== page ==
“Most of the other experienced third wave businesses are centered around their coffee bars and in-house beverage making, or are focused on doing sales and support for growing their wholesale channels,” said Konecny. “Direct-to-consumer is usually a small part of the pie, if it gets any attention at all.”

Konecny and Ali reject the notion that customers can’t achieve the same result as professionals when brewing coffee, and this way of thinking has helped inform the friendly, approachable brand.

“I think the modern coffee bar culture, with it’s serious baristas, refractometers and gleaming machines and such, gives the average consumer the message that making good coffee is some hard, expensive, complicated thing and belongs only to pros or serious hobbyists,” said Konecny. “And worse, when the coffee at these dressed-up shops is sub-par, it also sends a message that maybe all this fancy coffee stuff is something they just don’t ‘get’ — too over their heads, or too subtle for their untrained palate to appreciate or whatever.”

Prior to launching Yes Plz, Konecny and Ali collaborated with Roy Choi and Daniel Patterson for the fast food concept LocoL to offer a $1 cup of coffee — sparking much discussion among specialty coffee professionals.

“The project showed us that there is a real hunger for a coffee product that can be delicious without requiring buying into all the signifiers of fancy coffee,” Konecny said. “It strengthened our long held belief that great coffee isn’t some acquired taste.”


1 Comment


quote: “a coffee product that can be delicious without requiring buying into all the signifiers of fancy coffee,” Konecny said. “It strengthened our long held belief that great coffee isn’t some acquired taste.”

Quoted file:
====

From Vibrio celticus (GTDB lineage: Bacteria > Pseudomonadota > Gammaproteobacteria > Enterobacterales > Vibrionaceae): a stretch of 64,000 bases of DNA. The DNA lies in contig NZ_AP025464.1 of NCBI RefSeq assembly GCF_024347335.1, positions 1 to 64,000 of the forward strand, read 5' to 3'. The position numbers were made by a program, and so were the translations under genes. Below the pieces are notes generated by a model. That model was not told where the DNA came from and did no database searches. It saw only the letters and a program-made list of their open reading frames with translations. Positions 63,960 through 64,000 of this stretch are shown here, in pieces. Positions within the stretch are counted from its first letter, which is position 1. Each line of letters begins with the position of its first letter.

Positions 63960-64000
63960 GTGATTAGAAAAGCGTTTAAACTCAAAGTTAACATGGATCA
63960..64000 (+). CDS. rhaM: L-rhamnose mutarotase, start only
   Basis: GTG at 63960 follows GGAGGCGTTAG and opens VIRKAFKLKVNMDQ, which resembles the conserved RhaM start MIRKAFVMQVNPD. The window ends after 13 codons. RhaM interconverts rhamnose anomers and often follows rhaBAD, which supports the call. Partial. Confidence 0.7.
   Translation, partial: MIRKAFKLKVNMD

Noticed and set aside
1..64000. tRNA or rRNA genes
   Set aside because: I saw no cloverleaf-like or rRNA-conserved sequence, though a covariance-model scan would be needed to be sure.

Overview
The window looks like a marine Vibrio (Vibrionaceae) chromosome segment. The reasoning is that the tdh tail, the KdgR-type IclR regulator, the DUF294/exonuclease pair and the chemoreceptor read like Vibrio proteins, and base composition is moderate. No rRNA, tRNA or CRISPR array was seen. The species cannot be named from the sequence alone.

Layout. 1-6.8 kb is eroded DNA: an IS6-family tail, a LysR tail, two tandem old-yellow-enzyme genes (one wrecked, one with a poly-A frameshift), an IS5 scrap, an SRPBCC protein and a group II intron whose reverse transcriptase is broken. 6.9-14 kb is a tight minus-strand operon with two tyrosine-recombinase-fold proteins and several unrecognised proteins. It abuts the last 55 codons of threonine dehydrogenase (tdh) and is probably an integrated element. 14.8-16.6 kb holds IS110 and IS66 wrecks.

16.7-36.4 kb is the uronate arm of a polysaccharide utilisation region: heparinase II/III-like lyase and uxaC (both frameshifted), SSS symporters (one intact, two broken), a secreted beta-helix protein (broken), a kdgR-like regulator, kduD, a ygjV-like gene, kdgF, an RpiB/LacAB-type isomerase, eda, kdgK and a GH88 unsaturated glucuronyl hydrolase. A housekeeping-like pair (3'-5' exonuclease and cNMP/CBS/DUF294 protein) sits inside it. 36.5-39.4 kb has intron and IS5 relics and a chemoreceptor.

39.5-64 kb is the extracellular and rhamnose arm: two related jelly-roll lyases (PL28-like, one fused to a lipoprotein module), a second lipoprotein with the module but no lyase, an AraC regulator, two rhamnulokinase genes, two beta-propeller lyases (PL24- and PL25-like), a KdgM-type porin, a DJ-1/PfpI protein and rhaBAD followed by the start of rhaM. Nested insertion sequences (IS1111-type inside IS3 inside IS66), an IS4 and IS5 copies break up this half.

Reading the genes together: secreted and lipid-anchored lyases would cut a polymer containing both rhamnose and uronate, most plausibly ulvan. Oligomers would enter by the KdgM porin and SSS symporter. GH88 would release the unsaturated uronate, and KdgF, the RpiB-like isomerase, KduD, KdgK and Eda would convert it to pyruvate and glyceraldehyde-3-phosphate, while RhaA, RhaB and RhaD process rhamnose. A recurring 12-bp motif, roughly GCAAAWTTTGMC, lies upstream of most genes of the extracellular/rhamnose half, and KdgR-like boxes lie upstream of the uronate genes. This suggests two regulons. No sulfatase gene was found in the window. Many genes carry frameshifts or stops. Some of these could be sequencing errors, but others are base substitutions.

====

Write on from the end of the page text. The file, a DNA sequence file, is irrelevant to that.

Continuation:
These guys have it right. There is SO MUCH pretention and posing in the speciality coffee industry. This reflects my own history in coffee, too. For decades I could never even swallow a mouthful of coffee. “try this”, “add this” “this place has GREAT coffee”, BLEAH!!!

Then a lifelong good friend tossed a handful of green into an air popper, I watched as it turned brownish, started crackling.. he dumped it out into a cardboard tray, brought it into the house still crackling and smoking hot from the roaster, murdered it in a whirley blade grinder, and forthwith brewed it in a tiny french press I protested… try it if you don’t like it I”ll drink that cup too”

I gingerly took a sip, expecting it to be the usual wretched potion… and was instantly hooked oh GOOD coffee. By the end of that week I was eagerly drinking five cups a day. I went home with a pound or so of each of the six coffees he had. I HAD to figure it out. Im still working on that part, but I’ve had the delight of putting thousands of cups of coffee into hundreds of hands with simple, crude equipment and a minimum of fuss, bother, fancy equipment. Typical kit is an old Dutch hand grinder, BIG Bodum french press, cheap ten dollar scale, and any source of hot water. I constantly hear “best coffee ever had, do you have any I can buy?” “I’ve NEVER been able to drink it black, but I don’t WANT to add anything to this”. “Can you show ME how you do this?” And U’ve helped probably a couple hundred folks do exactly that.

If these guys put some short pieces in their funny little newspaper about how to brew at home on the cheap-and-simple, AND provide the good coffee they do, their little show will take off and fly high. The KISS model works well in suburbia AND the sticks.

I hope these chaps do well. Their thinking and value set are spot on.